MIAMI - OCTOBER 1: A patch on the sleeve of a Transportation Security Administration screener is seen October 1,2002 at Miami International Airport in Miami, Florida. The airport began to use the new screeners as the government is rushing to meet a November 19 deadline for creating a federal screening workforce at 429 airports nationwide. (Photo by Joe Raedle/Getty Images)
Federal officials said Thursday a jetliner was being held on the tarmac at San Francisco's airport because of an alleged phone threat.
Officials stopped American Airlines Flight 24, bound for New York's John F. Kennedy Airport, before takeoff Wednesday morning, the Transportation Security Administration said. The TSA said passengers were being taken off the plane to be interviewed and re-screened.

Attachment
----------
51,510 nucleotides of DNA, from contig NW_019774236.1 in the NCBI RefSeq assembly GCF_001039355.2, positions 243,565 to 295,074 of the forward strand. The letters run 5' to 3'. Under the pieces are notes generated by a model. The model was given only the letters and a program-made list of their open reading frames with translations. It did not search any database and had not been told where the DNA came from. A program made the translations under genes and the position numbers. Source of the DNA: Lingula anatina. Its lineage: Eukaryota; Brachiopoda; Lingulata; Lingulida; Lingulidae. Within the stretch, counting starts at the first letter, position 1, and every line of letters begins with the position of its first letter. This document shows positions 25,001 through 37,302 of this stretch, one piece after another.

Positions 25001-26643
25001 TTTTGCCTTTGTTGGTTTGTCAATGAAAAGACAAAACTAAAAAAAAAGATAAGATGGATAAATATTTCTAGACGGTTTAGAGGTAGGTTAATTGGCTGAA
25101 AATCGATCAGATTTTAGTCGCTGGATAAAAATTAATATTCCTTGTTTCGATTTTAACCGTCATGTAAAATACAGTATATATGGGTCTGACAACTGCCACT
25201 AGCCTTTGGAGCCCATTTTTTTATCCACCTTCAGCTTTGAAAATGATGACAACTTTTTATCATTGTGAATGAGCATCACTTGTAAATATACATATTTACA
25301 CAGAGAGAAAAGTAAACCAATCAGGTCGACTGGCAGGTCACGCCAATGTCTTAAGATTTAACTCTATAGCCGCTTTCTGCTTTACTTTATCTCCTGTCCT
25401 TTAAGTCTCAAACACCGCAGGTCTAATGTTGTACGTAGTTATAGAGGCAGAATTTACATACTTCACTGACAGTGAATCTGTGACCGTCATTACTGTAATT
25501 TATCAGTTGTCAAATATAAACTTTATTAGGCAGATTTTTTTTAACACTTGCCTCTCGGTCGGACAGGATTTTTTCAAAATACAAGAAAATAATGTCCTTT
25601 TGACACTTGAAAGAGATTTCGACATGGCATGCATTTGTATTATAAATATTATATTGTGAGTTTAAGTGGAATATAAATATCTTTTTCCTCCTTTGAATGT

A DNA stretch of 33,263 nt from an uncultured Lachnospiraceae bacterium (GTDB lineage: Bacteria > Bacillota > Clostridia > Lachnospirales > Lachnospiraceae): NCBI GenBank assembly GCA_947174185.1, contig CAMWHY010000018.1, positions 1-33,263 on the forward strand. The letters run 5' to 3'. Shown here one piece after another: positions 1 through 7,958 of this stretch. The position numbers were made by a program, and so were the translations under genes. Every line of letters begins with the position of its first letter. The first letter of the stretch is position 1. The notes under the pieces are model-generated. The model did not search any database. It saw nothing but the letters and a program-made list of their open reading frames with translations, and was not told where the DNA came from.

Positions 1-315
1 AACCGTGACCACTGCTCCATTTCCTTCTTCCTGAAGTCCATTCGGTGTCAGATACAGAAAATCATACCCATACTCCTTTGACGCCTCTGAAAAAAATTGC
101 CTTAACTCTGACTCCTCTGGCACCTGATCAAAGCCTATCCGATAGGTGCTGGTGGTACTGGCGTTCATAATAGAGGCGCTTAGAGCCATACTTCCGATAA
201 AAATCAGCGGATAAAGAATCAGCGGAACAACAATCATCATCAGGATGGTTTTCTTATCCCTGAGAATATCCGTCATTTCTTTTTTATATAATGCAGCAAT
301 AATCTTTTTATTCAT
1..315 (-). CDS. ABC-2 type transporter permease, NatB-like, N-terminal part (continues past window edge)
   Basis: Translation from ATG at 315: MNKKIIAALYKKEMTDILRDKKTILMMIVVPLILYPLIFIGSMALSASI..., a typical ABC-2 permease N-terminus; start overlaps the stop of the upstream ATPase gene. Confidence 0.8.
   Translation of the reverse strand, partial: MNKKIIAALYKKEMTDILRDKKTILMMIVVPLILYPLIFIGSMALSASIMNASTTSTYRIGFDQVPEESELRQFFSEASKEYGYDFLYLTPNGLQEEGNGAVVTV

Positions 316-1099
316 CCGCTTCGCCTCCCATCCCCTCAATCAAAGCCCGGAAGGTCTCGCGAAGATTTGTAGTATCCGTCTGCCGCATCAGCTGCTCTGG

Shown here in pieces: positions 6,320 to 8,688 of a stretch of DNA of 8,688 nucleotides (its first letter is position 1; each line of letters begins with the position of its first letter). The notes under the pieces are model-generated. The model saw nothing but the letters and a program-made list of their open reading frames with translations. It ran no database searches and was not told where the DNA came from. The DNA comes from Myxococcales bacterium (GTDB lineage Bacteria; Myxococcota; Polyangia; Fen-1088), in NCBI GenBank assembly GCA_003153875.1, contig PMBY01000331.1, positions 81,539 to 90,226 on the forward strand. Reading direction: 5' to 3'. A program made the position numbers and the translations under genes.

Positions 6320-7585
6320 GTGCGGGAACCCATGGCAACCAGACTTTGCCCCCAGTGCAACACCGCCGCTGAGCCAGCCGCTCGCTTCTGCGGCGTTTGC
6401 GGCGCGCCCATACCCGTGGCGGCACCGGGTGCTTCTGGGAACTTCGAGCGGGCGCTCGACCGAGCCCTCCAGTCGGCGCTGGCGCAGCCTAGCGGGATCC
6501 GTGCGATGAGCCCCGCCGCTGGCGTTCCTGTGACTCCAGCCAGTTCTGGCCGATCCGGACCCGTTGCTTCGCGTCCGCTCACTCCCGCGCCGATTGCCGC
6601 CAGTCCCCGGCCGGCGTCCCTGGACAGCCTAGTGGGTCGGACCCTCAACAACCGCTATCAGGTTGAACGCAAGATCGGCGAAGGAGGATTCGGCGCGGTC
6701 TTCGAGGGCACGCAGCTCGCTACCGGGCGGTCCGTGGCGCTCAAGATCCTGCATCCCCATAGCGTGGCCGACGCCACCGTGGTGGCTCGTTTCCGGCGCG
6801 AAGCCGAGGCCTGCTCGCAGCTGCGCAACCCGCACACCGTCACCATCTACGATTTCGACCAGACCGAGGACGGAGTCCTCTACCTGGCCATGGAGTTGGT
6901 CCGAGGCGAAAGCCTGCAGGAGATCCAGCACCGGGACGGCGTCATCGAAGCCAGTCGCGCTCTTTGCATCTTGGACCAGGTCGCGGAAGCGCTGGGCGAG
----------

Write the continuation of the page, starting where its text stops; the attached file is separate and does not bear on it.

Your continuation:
"TSA is aware of an alleged threat made via phone against American Airlines flight 24 (SFO-JFK) before take-off. Out of an abundance of caution, TSA requested the plane be moved to a remote location. Passengers are being deplaned and will be interviewed and rescreened. The aircraft will be swept by local law enforcement."
Fort Worth-based American Airlines spokesman Tim Smith said the threat was phoned into local police. He said there were no hostages, but the TSA has moved the plane to a remote tarmac.
There were 163 passengers and 11 crew members aboard the Boeing 767, Smith said. The flight was scheduled to depart SFO at 11:34 a.m. central time.
Federal Aviation Administration officials referred questions to TSA.